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The Most Iconic Meet-Cutes in Literature, Ranked

The Most Iconic Meet-Cutes in Literature, Ranked

Focus Features

Personally, I have never experienced a meet-cute. I’m not convinced that it actually happens in real life. The closest I have ever come is that one time I bumped into a guy at Starbucks. I spilled my scalding hot coffee into his lap, he cried, and we didn’t go on a date.

In fiction, however, attractive people are constantly running into each other and falling in love immediately. And this doesn’t just happen in romantic comedies starring various Hemsworths—it happens in books, too. Here are just a handful, ranked from worst to best.

#8: Scarlett O’Hara and Rhett Butler in Gone With the Wind
The meet-cute: It's a complete and total mess. Scarlett declares her love for another man, who rejects her. She then slaps him and throws a sugar bowl, only to discover that Rhett Butler was eavesdropping nearby and heard the whole thing. To cap it off, she yells at him and then goes and accepts a proposal from another man entirely. As meet-cutes go, it’s, well, it’s not a great start.
The Hollywood equivalent: Something (sort of) similar happens with Alison Brie in How to Be Single.

#7: Darcy and Elizabeth in Pride and Prejudice
The meet-cute: You know the routine. Boy meets girl; boy refuses to dance with girl; boy insults girl’s looks, personality, and social standing; girl develops prejudicial notions about boy that will persist for many months, only to be disproved at a critical juncture. Actually, this is a subversion of the meet-cute trope. A meet-ugly, if you will.
The Hollywood equivalent: Think He’s Just Not That Into You, When Harry Met Sally, and Groundhog Day.

#6: Jane Eyre and Mr. Rochester in Jane Eyre
The meet-cute: Jane is simply walking along one moonlit night when a passing stranger is abruptly unseated from his horse, which I think we can safely assume looked hilarious. He has a sprained ankle, and she offers him her hand. This would be cuter if she wasn’t thinking, “Man, what a completely average-looking human being,” if he didn’t later blame her for his fall by calling her a witch, and if he hadn’t been hiding his crazy wife in the attic the whole time.
The Hollywood equivalent: It’s kind of like Reality Bites, The Wedding Planner, and the first episode of Zoey 101 where Zoey sees Chase and he immediately runs into a flagpole.

#5: Romeo and Juliet in Romeo and Juliet
The meet-cute: They meet eyes, hold hands, and lock lips within about five minutes of being in the same room for the first time. It’s sweet, if implausible. But this meet-cute is tempered somewhat by the knowledge that six people will ultimately die as a result of it, along with the fact that, barely two seconds ago, Romeo was lusting after Rosaline. The boy falls in love the way I devour pizza rolls, which is to say frequently and with great passion.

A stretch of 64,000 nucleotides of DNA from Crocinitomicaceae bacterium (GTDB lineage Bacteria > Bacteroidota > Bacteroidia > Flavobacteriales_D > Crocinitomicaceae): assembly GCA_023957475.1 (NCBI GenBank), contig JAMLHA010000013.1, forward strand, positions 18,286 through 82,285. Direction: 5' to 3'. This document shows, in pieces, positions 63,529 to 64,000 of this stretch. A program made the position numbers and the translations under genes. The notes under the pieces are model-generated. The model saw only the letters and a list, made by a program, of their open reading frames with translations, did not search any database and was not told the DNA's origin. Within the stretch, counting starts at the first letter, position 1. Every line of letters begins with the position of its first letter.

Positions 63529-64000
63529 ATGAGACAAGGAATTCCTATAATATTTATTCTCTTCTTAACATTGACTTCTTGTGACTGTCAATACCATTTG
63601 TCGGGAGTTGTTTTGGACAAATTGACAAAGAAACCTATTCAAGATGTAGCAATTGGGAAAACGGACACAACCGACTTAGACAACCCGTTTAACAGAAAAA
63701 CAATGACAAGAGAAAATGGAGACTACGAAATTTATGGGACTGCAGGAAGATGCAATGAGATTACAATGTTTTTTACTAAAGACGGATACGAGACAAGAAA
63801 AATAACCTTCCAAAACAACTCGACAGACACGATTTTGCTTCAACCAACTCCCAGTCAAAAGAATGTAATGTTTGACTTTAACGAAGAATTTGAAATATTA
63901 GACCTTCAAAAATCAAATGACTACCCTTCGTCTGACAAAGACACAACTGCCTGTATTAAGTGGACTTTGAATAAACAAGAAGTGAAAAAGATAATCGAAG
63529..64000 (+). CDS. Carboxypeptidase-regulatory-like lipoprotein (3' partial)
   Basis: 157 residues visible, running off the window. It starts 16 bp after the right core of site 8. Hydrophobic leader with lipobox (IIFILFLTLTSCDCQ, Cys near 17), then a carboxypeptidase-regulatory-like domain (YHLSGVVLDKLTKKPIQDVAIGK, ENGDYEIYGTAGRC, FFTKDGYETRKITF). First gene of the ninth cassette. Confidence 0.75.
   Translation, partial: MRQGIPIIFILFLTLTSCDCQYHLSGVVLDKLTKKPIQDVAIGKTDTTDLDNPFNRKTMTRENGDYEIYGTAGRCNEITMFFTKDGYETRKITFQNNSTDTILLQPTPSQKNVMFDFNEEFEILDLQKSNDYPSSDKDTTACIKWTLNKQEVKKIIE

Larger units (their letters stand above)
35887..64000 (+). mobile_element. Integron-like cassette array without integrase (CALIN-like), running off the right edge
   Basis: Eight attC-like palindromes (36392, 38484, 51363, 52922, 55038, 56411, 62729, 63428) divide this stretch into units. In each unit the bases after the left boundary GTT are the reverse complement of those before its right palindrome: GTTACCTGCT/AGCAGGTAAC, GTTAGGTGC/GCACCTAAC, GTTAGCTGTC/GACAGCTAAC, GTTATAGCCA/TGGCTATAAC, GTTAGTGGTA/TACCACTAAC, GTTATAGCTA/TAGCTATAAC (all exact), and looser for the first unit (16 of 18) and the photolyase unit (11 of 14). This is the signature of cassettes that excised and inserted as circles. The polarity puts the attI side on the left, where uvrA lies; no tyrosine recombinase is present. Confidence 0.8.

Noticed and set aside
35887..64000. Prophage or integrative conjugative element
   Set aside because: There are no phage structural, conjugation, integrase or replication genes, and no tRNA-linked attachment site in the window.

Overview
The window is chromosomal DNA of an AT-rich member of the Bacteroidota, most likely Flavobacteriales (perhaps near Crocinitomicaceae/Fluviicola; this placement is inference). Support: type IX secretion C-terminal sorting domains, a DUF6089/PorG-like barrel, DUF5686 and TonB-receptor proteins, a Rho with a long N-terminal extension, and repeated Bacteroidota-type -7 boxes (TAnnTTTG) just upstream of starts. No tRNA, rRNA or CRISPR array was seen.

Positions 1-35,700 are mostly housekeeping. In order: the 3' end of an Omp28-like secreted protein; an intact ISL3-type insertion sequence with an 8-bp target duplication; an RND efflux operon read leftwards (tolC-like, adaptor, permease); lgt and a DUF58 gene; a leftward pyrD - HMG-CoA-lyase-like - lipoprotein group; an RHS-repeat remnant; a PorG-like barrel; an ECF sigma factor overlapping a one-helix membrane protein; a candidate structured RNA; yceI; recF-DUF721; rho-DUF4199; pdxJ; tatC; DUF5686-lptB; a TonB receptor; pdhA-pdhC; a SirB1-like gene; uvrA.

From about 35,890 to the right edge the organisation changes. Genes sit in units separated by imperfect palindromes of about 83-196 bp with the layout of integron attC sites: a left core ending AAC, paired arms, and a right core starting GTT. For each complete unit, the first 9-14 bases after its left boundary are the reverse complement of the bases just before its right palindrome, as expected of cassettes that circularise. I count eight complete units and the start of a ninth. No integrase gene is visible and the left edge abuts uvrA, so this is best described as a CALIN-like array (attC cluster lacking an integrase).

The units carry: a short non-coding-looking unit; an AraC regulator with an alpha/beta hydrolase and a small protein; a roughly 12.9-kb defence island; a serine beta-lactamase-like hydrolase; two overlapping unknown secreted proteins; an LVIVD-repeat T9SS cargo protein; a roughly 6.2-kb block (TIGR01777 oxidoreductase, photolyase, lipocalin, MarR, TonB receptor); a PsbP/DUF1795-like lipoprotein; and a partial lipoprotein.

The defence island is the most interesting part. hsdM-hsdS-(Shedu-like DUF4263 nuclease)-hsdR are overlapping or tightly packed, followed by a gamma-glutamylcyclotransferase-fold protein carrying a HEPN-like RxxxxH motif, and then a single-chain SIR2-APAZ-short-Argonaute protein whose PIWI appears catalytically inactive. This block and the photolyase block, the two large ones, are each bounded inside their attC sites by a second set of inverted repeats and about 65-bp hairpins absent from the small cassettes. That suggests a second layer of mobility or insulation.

The Hollywood equivalent: Mean Girls, The Notebook, pretty much any time two characters who didn’t previously know each other make eye contact in Love, Actually.

#4: Marianne Dashwood and John Willoughby in Sense and Sensibility
The meet-cute: Apparently, roughly half the meet-cutes in the eighteenth century involved someone twisting an ankle. While out for a walk, Marianne falls down a hill, requiring Willoughby to rescue her. The two don’t ultimately wind up together, but it would’ve been a cute story if they had, and I’m about one bad date away from throwing myself down a hill and breaking my ankle just to have a chance at finding love.
The Hollywood equivalent: 27 Dresses. You know, the bit where Katherine Heigl gets a concussion. Thank God James Marsden is there.

#3: Nick Carraway and Jay Gatsby in The Great Gatsby
The meet-cute: Look, I get that Nick and Gatsby aren’t romantically entangled, but you can’t tell me Nick saying “So where’s this Gatsby fellow, anyway? Seems kind of rude not to greet your guests, don’t you think?” to a nearby stranger who proceeds to say “Actually, I’m Gatsby” before flashing a wide, dazzling smile ISN’T a meet-cute.
The Hollywood equivalent: Legally Blonde and You’ve Got Mail

#2: Basically everyone in Love’s Labours Lost
The meet-cute: Never say you’re swearing off dating, because you’re not. “I’m just going to focus on me right now” is exactly what someone who’s about to fall head-over-heels in love would say. In Shakesepeare’s Love’s Labours Lost, the king and his three dudebros decide to take a break from women. Almost immediately, they meet a princess and her three ladies-in-waiting. Antics ensue.
The Hollywood equivalent: 40 Days and 40 Nights.

#1: Christine Daaé and Raoul de Chagny in The Phantom of the Opera
The meet-cute: When Christine and Raoul first meet as children, Raoul jumps into the sea to rescue her scarf, which is 10/10 adorable. Nothing about this encounter suggests that they will both one day be living at the mercy of some guy who lives a basement and hates chandeliers, but life’s funny like that sometimes.
The Hollywood equivalent: I’m certain Channing Tatum does almost exactly this in Dear John.

Topics: Books
Tags: gone with the wind, romeo and juliet, shakespeare, books we love, the great gatsby, pride and prejudice, jane eyre, classic literature, sense and sensibility, the phantom of the opera, william shakespeare, tropes, meet-cutes, love's labours lost, get ready to meet the love of your life reaching for the same pair of cashmere gloves

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